Busy construction season projected for new year
Scarcity of some materials, workforce challenges could slow activity, observers sayDecember 16th, 2021
The commercial construction sector had a strong start in 2021, and the 2022 construction season will bring continued growth of warehouses, manufacturing, and distribution centers, industry observers here say.
Cheryl Stewart, executive director of the Associated General Contractors Inland Northwest chapter, says there’s plenty of work for the foreseeable future, and she adds that most contractors feel confident about next year.
“We’re going to put out a lot of projects—as many as we can build with the people we have,” Stewart says.
Stewart says she expects building materials will remain costly but will level out in 2022, and the availability of materials will become more of a challenge for builders than the prices of materials. Her main concern is over a lack of workers, she says.
“Across the board, the supply chain and the lack of workforce is impacting everything,” Stewart says.
Joel White, executive officer of Spokane Home Builders Association, says labor shortages and limited land availability will continue to challenge the residential construction industry.
White says that material prices could level out, however, the new coronavirus variant could disrupt prices again next year. Demand for residential construction also could slow in 2022 if interest rates rise.
According to data provided to White by The Construction Monitor, single-family detached permits in Spokane County increased 6% from January to November 2021 compared with the year-earlier period. Spokane County duplex permits increased 32%, and apartment and condominium permits increased 21%.
Permits for 3,086 total units were issued in Spokane County between January and November, an 18% increase, compared with the year-earlier period.
Public works construction projects in Spokane next year include a $9 million rebuild of the Thor-Freya couplet in conjunction with the ongoing construction of the $1.5 billion North Spokane Corridor, according to Kyle Twohig, director of engineering services for the city of Spokane.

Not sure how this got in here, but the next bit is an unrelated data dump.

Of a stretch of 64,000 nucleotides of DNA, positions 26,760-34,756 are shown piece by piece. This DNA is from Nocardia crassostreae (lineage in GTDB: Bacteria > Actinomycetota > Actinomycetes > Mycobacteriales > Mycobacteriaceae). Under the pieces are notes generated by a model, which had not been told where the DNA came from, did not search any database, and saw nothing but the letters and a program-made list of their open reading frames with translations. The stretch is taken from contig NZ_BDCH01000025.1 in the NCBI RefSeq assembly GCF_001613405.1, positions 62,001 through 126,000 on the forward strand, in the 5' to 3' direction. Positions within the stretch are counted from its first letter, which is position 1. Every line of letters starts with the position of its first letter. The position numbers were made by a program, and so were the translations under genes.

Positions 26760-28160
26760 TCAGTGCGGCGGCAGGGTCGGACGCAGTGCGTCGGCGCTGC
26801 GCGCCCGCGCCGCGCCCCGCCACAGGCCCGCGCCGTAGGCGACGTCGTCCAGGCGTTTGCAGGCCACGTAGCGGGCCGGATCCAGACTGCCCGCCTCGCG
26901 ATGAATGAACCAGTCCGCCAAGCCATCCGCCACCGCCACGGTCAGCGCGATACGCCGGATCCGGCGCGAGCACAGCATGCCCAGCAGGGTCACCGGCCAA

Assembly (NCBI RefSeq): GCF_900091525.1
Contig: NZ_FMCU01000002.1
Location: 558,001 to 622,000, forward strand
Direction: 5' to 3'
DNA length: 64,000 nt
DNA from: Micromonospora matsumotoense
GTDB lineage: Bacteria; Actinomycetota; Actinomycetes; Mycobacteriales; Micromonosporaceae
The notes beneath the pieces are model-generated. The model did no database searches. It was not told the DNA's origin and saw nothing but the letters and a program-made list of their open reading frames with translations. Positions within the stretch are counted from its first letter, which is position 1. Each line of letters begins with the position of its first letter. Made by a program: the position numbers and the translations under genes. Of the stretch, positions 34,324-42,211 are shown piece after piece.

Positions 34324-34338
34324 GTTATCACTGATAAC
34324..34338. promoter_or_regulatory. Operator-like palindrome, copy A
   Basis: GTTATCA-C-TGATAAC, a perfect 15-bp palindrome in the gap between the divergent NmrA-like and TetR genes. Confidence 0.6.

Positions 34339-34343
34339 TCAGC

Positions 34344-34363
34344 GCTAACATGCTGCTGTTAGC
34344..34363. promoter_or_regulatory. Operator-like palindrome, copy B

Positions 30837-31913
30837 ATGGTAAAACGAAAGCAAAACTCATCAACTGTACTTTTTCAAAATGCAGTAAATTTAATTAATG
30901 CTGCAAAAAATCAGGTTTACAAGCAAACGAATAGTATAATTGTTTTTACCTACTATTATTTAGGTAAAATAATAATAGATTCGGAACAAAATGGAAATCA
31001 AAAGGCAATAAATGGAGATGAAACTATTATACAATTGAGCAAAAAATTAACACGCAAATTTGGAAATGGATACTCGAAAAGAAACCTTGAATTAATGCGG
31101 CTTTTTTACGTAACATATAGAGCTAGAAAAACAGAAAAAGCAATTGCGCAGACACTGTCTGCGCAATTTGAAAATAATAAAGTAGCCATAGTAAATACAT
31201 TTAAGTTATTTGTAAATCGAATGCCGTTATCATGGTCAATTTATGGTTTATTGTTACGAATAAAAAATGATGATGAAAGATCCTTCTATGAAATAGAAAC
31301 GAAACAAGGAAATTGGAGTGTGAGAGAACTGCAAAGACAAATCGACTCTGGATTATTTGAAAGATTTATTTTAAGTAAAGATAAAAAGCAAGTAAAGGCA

New public works projects in 2022 will total $80 million. Along with ongoing construction, the total value of public works projects in the city of Spokane in 2022 will be nearly $100 million, Twohig says.
Twohig says the 2021 construction season has been relatively good and more predictable than in 2020.
“Other than the major surprise of having a landslide in the core of our city, most everything else has been proceeding as planned,” Twohig says, referring to the landslide in the Peaceful Valley neighborhood, which the city expects to finish repairing next year.
Work also will continue on the $18.5 million Post Street Bridge replacement, he says.
Also in 2022, a section of Riverside Avenue from Division Street to Wall Street will be reconstructed as part of a $4 million project. A $17 million Cochran Basin stormwater project also will move forward next year and is expected to be completed in spring 2023.
Twohig says the city expects supply chain issues will continue to impact construction activity next year, although he adds, “We have a better idea of where they are going to affect us and will do our best to mitigate the impacts.”
Spokane Public Schools projects slated for next year include the $31 million new 5,000-seat stadium on Dean Avenue, across from The Podium indoor sports complex, north of downtown.
Additionally, the Denny Yasuhara Middle School, in northeast Spokane, and the Pauline Flett Middle School, in northwest Spokane, are expected to be completed in August for an anticipated cost of $44.5 million each. A third new middle school on the southside of Spokane, Carla Peperzak Middle School, is scheduled to open in August 2023.